The legal question is therefore whether influencers actually provide “information society services”. An information society service is defined as “any service normally provided for remuneration, remotely, by electronic means and at the individual request of a recipient of the service” (Art. I.18-1° Code of Law economy and Art. 1.1 of EU Directive 2015/1535). Social media companies such as Facebook, Twitter or Instagram, and platforms such as Airbnb or Bol.com, certainly offer information society services and must therefore indicate their geographical address.

But do influencers, big or small, fall within the scope of this law because they “generally offer their services for remuneration, electronically, remotely and upon individual request”?

The answer to this question is negative for influencers who use social media casually and unprofessionally. These influencers are not professionally remunerated and therefore do not provide an information society service. They only give their opinion as citizens, not as entrepreneurs. They do not have a VAT number and do not need to disclose their home address. Their right to privacy is protected.

Professional influencers, on the other hand, are paid. Traditional, smaller influencers receive payment per message or click from the companies whose goods or services they recommend, or they are paid indirectly through advertising revenue or free goods or services. Large corporations, such as publicly traded companies, are not immediately recognized as influencers because they only use social media to promote their own goods or services, but their posts nonetheless constitute company services. information and their compensation lies in the additional sales that they become aware of.

Large and small businesses that operate electronically (i.e. via social media on the Internet), remotely (i.e. not in the same room as the consumer) and at the request of the individual (i.e. the consumer views his messages at will) provide information society services and, according to the FPS Economy, must disclose personal information, such as their geographical addresses. Their right to privacy is not absolute and the legislator favors transparency in the interest of the general public.

How is it then that the FPS Economy now criticizes small influencers for offering information society services without fulfilling the legal information obligations, while large companies that also express themselves via social networks and offer information society services are ignored? A brief review of the use of social media by the top 20 listed companies in Belgium reveals that there is still some way to go. All but four of the companies use Instagram and YouTube. Only one company mentions its address and company number (Colruyt on its YouTube channel).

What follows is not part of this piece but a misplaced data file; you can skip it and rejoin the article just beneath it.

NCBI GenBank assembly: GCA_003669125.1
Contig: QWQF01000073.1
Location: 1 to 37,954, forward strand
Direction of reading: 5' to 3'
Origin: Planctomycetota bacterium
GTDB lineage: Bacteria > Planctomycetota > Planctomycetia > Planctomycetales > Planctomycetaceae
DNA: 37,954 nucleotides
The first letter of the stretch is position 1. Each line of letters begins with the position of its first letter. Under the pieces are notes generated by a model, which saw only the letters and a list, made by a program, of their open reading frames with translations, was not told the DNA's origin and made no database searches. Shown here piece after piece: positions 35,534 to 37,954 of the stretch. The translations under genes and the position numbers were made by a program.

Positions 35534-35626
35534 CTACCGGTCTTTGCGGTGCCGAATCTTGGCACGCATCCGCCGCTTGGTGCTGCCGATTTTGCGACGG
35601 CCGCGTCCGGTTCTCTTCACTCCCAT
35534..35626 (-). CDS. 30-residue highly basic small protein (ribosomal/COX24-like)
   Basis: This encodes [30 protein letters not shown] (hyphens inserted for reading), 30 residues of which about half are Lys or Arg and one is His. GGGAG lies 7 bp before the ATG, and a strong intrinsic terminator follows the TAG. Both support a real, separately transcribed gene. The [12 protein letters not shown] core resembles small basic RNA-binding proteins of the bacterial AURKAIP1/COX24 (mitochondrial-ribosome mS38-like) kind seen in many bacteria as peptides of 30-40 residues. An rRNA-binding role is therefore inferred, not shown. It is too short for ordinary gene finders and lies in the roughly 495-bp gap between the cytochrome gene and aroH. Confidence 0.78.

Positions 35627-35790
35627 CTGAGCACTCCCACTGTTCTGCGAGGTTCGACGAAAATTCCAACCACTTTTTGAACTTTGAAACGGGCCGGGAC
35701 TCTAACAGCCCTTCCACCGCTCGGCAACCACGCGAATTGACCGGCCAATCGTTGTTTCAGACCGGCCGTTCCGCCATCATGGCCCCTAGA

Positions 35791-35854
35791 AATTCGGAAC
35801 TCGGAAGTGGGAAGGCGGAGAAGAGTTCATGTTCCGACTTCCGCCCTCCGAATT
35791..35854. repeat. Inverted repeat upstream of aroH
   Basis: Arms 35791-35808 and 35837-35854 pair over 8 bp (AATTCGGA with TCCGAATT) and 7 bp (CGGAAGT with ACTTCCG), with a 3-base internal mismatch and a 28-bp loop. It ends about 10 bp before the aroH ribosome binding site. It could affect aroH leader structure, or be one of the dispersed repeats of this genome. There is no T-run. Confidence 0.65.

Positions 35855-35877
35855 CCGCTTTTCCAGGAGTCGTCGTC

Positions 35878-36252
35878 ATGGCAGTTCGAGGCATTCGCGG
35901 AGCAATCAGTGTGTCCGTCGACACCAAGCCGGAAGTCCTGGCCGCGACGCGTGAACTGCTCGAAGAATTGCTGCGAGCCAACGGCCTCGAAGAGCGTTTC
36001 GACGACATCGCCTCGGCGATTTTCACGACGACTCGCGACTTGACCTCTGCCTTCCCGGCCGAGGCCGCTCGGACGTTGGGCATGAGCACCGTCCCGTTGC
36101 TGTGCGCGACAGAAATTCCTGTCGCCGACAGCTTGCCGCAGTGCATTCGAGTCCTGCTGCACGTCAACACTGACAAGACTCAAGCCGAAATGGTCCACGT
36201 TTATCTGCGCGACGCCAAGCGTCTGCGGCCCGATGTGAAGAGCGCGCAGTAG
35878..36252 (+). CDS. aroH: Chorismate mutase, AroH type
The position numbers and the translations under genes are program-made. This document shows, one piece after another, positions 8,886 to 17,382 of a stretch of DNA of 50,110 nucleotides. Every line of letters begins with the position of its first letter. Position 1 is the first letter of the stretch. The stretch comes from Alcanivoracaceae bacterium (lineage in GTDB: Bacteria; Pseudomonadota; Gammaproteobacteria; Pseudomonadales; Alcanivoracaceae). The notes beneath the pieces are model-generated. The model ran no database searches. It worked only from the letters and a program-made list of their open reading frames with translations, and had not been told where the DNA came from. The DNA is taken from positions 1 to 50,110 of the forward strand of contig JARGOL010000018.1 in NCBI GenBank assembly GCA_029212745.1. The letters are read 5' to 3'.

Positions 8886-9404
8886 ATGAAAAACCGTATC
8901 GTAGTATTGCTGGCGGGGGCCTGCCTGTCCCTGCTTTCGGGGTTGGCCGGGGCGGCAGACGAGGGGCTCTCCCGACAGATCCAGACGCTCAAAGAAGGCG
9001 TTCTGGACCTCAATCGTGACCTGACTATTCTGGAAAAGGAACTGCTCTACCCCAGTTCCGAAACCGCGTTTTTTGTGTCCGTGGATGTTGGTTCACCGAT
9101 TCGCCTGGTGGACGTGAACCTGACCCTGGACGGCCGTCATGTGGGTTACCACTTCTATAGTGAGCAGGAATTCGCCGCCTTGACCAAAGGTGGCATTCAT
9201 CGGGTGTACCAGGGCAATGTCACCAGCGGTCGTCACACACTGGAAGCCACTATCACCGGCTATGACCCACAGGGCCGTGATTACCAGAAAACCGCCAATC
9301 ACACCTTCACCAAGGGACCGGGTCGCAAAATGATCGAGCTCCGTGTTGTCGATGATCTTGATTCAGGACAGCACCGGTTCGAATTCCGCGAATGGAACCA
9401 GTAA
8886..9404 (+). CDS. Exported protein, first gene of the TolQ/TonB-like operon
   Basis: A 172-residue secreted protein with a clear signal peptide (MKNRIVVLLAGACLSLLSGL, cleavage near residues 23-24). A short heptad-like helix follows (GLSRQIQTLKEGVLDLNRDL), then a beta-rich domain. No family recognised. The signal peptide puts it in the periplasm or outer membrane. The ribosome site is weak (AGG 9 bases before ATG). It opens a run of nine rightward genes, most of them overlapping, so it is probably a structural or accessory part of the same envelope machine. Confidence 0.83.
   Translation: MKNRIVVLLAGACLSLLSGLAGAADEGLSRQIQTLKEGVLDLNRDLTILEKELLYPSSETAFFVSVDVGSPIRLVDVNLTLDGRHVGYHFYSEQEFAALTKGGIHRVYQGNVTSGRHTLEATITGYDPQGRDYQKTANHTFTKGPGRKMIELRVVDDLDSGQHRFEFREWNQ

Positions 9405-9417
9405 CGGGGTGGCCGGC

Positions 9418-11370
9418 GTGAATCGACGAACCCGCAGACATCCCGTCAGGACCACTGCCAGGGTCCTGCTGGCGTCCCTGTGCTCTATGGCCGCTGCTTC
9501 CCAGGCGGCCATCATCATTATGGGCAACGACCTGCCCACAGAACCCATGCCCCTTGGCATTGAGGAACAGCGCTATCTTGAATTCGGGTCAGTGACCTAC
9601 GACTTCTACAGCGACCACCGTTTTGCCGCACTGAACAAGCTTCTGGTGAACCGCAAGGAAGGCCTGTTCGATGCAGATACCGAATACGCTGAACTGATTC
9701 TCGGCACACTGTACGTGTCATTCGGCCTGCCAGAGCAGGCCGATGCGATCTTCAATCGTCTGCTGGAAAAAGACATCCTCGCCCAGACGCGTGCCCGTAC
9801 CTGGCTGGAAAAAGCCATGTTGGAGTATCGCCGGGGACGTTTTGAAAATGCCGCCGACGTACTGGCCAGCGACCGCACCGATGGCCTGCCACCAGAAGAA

Perhaps the assumption that companies using social media in itself providing information society services, the basis of the position of the FPS Economy, is incorrect. Perhaps these companies are just advertising, either for themselves or for others. Advertising is not a service and does not require the communication of an address and a VAT number. There is no disclosure requirement for advertising on radio and television, in movie theatres, or in newspapers and magazines. So why should there be any for social media advertising?

The position taken by the FPS Economy can have serious consequences, not only for influencers and listed companies, but for all forms of advertising on the Internet. For example, each company that advertises via banners or pop-ups, Google AdWords or websites (i.e. sites that do not sell products) will have to disclose its address, as well as its name, VAT number, etc.

Critics of the FPS Economy’s position hope that the matter will soon be submitted to the CJEU, the highest court of law in the EU, which will ultimately decide whether companies must disclose their personal data when they connect with the public via social networks, even if they advertise and do not sell anything.

Comments are closed.